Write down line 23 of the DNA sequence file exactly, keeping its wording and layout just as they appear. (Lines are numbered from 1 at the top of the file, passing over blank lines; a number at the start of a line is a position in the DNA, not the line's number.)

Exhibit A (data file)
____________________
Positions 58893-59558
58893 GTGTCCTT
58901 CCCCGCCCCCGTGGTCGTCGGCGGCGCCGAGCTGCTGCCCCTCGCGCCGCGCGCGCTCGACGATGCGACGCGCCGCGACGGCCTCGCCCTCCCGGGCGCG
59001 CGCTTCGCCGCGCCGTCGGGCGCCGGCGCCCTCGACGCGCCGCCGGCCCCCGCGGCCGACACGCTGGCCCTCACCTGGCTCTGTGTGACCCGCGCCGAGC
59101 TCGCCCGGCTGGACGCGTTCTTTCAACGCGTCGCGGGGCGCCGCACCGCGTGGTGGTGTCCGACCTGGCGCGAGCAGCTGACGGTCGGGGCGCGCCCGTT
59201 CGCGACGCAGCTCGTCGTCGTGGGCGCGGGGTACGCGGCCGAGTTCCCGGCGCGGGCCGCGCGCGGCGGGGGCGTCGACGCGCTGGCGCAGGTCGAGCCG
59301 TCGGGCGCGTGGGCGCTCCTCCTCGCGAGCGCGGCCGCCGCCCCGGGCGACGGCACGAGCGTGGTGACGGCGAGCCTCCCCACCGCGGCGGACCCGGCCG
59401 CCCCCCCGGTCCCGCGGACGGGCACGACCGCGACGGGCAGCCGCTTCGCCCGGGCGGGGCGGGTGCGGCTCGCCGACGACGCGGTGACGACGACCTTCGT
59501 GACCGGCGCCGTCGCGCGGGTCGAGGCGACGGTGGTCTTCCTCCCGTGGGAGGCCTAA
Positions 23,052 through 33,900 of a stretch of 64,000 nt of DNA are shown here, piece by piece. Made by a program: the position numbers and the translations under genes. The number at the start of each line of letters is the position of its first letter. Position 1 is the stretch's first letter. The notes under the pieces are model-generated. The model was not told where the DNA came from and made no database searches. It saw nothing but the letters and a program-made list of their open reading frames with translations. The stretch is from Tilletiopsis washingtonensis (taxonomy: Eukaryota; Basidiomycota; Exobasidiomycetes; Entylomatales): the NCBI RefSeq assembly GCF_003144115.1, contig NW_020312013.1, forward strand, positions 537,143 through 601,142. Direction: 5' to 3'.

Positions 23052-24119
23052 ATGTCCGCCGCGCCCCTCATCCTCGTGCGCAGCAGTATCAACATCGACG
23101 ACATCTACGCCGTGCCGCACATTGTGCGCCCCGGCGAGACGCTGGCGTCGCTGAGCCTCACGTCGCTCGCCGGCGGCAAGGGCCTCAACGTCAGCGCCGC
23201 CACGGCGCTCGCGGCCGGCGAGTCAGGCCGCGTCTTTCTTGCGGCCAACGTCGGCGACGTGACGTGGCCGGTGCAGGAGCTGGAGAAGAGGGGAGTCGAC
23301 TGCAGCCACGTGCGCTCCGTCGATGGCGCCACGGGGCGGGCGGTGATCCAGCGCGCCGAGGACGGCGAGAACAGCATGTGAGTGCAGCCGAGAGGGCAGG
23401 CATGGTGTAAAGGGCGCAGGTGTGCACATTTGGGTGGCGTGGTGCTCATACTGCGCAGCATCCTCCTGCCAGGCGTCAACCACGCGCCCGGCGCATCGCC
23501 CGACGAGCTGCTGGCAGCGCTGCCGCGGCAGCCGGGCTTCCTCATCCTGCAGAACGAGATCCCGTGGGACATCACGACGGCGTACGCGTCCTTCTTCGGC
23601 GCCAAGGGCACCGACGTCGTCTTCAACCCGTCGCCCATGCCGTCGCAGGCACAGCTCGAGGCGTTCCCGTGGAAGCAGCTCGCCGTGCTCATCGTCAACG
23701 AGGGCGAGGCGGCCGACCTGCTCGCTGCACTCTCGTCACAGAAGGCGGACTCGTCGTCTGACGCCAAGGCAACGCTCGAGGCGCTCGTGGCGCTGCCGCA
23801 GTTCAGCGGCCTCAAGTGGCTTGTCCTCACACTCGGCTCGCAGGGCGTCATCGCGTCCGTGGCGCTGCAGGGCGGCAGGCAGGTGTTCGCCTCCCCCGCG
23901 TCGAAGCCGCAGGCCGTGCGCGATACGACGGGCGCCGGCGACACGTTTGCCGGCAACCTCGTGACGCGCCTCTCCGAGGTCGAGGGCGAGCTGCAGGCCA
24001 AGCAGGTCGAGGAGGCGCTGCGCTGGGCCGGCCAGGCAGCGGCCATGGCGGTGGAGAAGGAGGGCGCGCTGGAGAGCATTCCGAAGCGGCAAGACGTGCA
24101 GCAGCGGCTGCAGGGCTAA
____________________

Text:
24101 GCAGCGGCTGCAGGGCTAA